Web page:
Seminar Invitation. From Biopower to Ontopower? Violent Responses to Wildlife Crime and the New Geographies of Conservation

16 May 2017 - 14:15

The seminar hosted by the University of Cape Town, Institute for Safety Governance and Criminology will be held on Wednesday, 31 May 2017 from 17:30- 19:00 

The venue is the Moot Court, 5th Floor, Kramer Law Building, Middle Campus, University of Cape Town.

If you would like to attend please RSVP to before Monday 29 May. Refreshments will be served

Background to Seminar

Intensifying global dynamics of wildlife crime are rapidly reshaping conservation politics, practices and geographies. Most pronounced are the manifold violent responses to wildlife crime, including direct lethal action and increasing anticipatory action to prevent these crimes from happening in the first place.  Building on Brian Massumi’s exposition of ontopower – an ‘environmental power’ that “alters the life environment’s conditions of emergence” – Bram Büscher explores whether we are seeing a move from bio- to ontopower where the imperative is less the construction of systemic forms of governmentality to ensure life’s ‘optimization’ than on processually pre-empting incipient tendencies towards unknown but certain future threats to life. Drawing on empirical research on violent responses to rhino poaching in South Africa, he argues that we are seeing the uneven emergence of new geographies of conservation based on ontopower. He concludes by speculating whether conservation’s insecurity is turning into its preemptive other by making (green) war the sine-qua-non of non-human life’s conditions of emergence.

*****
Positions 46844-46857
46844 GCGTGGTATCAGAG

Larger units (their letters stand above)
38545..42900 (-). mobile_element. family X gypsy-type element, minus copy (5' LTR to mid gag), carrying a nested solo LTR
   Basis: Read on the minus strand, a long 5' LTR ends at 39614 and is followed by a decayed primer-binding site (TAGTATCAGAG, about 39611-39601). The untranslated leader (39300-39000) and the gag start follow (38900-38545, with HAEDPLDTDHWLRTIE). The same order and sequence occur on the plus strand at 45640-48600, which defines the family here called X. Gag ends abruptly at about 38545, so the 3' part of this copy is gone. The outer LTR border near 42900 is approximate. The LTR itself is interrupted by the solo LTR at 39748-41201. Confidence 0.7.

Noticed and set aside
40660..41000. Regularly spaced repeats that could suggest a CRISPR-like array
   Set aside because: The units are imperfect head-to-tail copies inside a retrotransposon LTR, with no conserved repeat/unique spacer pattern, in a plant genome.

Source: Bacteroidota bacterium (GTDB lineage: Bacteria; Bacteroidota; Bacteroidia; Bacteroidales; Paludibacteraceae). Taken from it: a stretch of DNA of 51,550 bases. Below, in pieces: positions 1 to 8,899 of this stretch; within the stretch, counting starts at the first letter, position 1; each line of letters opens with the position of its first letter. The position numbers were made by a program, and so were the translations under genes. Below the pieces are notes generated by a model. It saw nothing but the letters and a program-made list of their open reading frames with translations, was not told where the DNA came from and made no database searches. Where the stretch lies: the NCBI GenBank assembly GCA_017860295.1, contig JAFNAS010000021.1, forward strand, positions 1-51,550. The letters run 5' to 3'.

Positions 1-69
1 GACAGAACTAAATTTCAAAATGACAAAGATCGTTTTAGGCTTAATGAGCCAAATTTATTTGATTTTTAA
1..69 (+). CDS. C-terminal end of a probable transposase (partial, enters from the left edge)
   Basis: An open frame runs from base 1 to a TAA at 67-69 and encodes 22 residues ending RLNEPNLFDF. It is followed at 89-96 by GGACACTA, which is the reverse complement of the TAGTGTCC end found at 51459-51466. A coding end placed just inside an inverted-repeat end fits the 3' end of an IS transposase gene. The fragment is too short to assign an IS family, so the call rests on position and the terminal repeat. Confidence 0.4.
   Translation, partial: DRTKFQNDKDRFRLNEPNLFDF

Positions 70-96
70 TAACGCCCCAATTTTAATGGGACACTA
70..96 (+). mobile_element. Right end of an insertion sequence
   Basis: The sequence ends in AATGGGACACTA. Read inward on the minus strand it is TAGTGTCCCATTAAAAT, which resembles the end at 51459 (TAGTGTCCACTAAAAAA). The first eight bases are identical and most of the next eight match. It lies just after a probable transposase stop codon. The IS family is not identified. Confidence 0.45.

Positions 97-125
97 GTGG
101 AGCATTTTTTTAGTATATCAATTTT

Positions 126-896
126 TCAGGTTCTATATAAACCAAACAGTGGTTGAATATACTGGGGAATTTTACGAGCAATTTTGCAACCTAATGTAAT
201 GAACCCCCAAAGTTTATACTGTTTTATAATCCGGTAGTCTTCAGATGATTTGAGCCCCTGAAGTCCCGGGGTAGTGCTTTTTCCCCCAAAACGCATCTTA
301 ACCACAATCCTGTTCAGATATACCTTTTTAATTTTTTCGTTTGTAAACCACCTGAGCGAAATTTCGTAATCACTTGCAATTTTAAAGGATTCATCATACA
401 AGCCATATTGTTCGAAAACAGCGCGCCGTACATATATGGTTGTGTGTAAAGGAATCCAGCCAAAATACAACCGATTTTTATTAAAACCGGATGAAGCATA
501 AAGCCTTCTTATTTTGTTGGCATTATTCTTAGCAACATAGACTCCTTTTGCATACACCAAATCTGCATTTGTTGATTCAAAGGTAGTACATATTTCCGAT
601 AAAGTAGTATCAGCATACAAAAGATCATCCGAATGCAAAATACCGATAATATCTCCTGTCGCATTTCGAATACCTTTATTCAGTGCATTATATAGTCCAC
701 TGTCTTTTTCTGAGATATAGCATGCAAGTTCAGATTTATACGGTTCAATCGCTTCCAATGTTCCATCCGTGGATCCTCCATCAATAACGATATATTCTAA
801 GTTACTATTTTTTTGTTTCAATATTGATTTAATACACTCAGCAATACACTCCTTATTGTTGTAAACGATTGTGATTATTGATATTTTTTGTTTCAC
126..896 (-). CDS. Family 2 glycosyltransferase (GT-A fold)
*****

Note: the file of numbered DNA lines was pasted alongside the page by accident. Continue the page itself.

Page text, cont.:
Bram Büscher is Professor and Chair of the Sociology of Development and Change group, Wageningen University, Netherlands; Visiting Professor at the Department of Geography, Environmental Management and Energy Studies, University of Johannesburg; and Research Associate at the Department of Sociology and Social Anthropology, Stellenbosch University. He currently holds a Van Zyl Slabbert visiting professorship at the University of Cape Town from April to June 2017.

His research interests revolve around the political economy of conservation and development, the politics of energy and extraction, ecotourism, new media and social theory. Bram has published over 65 articles in peer-reviewed journals and edited volumes and is the author of ‘Transforming the Frontier. Peace Parks and the Politics of Neoliberal Conservation in Southern Africa’ (Duke University Press, 2013). 

The full paper is available for free download here: